Table of Contents
specific Testing Questions
All toys intended for use by children 12 years of senesce and under must be third party tested and be certified in a Children ’ s Product Certificate as compliant to the federal play safety standard enacted by Congress, and to early applicable requirements as well. Please see our Business Guidance Page. besides, please see steering pages for other common requirements for children ’ second products : lead, head in paint, phthalates, belittled parts, and tracking labels .
What is the toy safety standard?
The plaything condom standard refers to ASTM F963-17, as incorporated with a alteration shown in 16 CFR Part 1250. All children ’ s toys manufactured or imported on or after February 28, 2018, must be tested and certified to ASTM F963-17 .
ASTM F963-17, The Standard Consumer Safety Specification for Toy Safety, is a comprehensive criterion addressing numerous hazards that have been identified with toys. In 2008, the Consumer Product Safety Improvement Act of 2008 ( CPSIA ) mandated that the volunteer toy safety standard in effect at that time become a countrywide compulsory children ‘s product guard rule .
You may view a drumhead of the ASTM dally safety standard and buy the criterion in its entirety from ASTM International ‘s web site. On ASTM ‘s web site, you can view a brief description of the plaything safety standard, a table of contents of the standard ‘s sections, and a list of products that are not covered by the toy safety standard ( although some of those products, such as bicycles, are covered by another compulsory standard ). To view the entire standard, you must purchase the copyright-protected document from ASTM by visiting astm.org. Please note, a manufacturer or importer of children ’ second dally is responsible for identifying the sections of the toy standard that apply to their company ’ sulfur merchandise ( sulfur ) .
Are third party testing and certification required for the toy safety standard?
Yes. Third party test and documentation are required for toys designed or intended chiefly for children 12 and under. once you have identified the applicable requirements for your product, you must use a CPSC-accepted lab to perform testing to show that the product complies with the dally standard .
To facilitate the testing of your merchandise, you should contact a CPSC-accepted testing ground to discuss your product and to secure an estimate. The estimate should provide you with an enumerate listing of which sections of the criterion the testing ground proposes to test your product to for conformity. ( As a consumer of such testing ground services, you may want to secure an calculate from more than one testing ground, as you likely would do with any major purchase. )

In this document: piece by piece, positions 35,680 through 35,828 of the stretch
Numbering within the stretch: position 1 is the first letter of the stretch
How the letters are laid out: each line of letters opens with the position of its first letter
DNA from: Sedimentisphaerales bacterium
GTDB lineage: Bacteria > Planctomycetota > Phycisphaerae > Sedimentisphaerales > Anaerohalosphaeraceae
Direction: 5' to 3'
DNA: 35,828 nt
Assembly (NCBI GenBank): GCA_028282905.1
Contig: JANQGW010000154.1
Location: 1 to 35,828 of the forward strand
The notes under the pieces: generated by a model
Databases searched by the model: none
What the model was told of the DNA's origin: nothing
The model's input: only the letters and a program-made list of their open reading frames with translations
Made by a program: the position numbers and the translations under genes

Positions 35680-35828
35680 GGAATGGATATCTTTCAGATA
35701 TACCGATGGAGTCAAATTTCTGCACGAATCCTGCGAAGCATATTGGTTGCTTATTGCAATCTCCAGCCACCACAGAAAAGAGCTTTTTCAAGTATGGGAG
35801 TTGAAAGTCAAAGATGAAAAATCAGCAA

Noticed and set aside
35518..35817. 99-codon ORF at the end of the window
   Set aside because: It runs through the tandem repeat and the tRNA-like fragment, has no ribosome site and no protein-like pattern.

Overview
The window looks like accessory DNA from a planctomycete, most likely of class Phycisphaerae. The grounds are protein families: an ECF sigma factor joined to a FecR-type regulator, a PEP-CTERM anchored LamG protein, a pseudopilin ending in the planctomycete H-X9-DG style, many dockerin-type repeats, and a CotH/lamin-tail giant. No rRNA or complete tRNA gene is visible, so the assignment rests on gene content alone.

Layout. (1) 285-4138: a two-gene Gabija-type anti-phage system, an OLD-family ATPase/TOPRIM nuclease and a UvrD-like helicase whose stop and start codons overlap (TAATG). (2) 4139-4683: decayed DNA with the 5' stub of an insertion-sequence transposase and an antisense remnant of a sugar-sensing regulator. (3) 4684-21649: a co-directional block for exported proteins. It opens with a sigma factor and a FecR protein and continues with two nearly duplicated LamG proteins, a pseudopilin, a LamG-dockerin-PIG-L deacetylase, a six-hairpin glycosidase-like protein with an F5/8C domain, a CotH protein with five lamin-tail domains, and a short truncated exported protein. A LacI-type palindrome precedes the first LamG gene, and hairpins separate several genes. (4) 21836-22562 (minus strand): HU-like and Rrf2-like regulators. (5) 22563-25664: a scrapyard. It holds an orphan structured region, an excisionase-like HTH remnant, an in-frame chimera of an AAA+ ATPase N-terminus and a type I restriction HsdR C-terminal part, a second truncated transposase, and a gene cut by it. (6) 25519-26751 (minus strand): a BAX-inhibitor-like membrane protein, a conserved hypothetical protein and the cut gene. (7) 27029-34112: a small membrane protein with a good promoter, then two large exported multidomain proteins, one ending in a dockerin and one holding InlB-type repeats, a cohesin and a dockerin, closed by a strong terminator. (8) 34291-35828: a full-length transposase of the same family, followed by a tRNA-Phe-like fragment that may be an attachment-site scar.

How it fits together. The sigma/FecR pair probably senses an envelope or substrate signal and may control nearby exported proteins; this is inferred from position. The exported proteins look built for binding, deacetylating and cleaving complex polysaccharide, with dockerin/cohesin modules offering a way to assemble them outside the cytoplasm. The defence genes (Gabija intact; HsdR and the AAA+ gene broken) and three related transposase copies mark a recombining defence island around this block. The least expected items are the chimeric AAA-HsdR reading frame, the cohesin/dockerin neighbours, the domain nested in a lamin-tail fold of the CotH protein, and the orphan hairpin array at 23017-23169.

Does every section of the toy safety standard apply to every toy?
No. The play guard criterion is a drawn-out document that contains provisions for many different types and classes of toy dog. There is no one-size-fits-all approach to the toy dog standard. unlike sections of the dally standard put on to different toys. Many of the standard ‘s sections may not apply to a especial product, but there are probably to be many sections that do apply .
For example, if your toy does not produce any sound, it would not need to comply with the department of the miniature standard that tests how loud a sound the toy dog makes ; however, there are placid many early provisions of the dally standard that may apply to your dally. Because different toys have unlike characteristics, materials, and functions, every toy needs to be reviewed individually to determine what sections of the standard are applicable .
As a manufacturer or importer, it is your province to review the toy safety standard and to consider which sections of the standard may apply to your merchandise. ( You may review the mesa of contents barren of care. ) ultimately, however, you will likely need to have your intersection tested by a CPSC-accepted lab. Please review these helpful questions to ask the lab .
Please see this helpful chart on ASTM F963-17 that breaks down the different sections of the dally standard into generally applicable requirements and toy-specific requirements .
Testing and Certification
Do all sections of the toy safety standard include third party testing requirements?
No, only certain provisions of the toy safety criterion outlined in 16 CFR §1112.15 ( bel ) ( 32 ), and besides detailed in this chart, specify third gear party testing requirements. The sections of the miniature safety standard that require third party testing are :
- Section 184.108.40.206, Surface Coating Materials – Soluble Test for Metals
- Section 220.127.116.11, Toy Substrate Materials
- Section 18.104.22.168, Cleanliness of Liquids, Pastes, Putties, Gels, and Powders (except for cosmetics and tests on formulations used to prevent microbial degradation)
- Section 4.3.7, Stuffing Materials
- Section 4.5, Sound Producing Toys (requirements for this section modified by 16 CFR part 1250)
- Section 4.6, Small Objects (except labeling and/or instructional literature requirements)
- Section 4.7, Accessible Edges (except labeling and/or instructional literature requirements)
- Section 4.8, Projections
- Section 4.9, Accessible Points (except labeling and/or instructional literature requirements)
- Section 4.10, Wires or Rods
- Section 4.11, Nails and Fasteners
- Section 4.12, Plastic Film
- Section 4.13, Folding Mechanisms and Hinges
- Section 4.14, Cords, Straps, and Elastics
- Section 4.15, Stability and Overload Requirements
- Section 4.16, Confined Spaces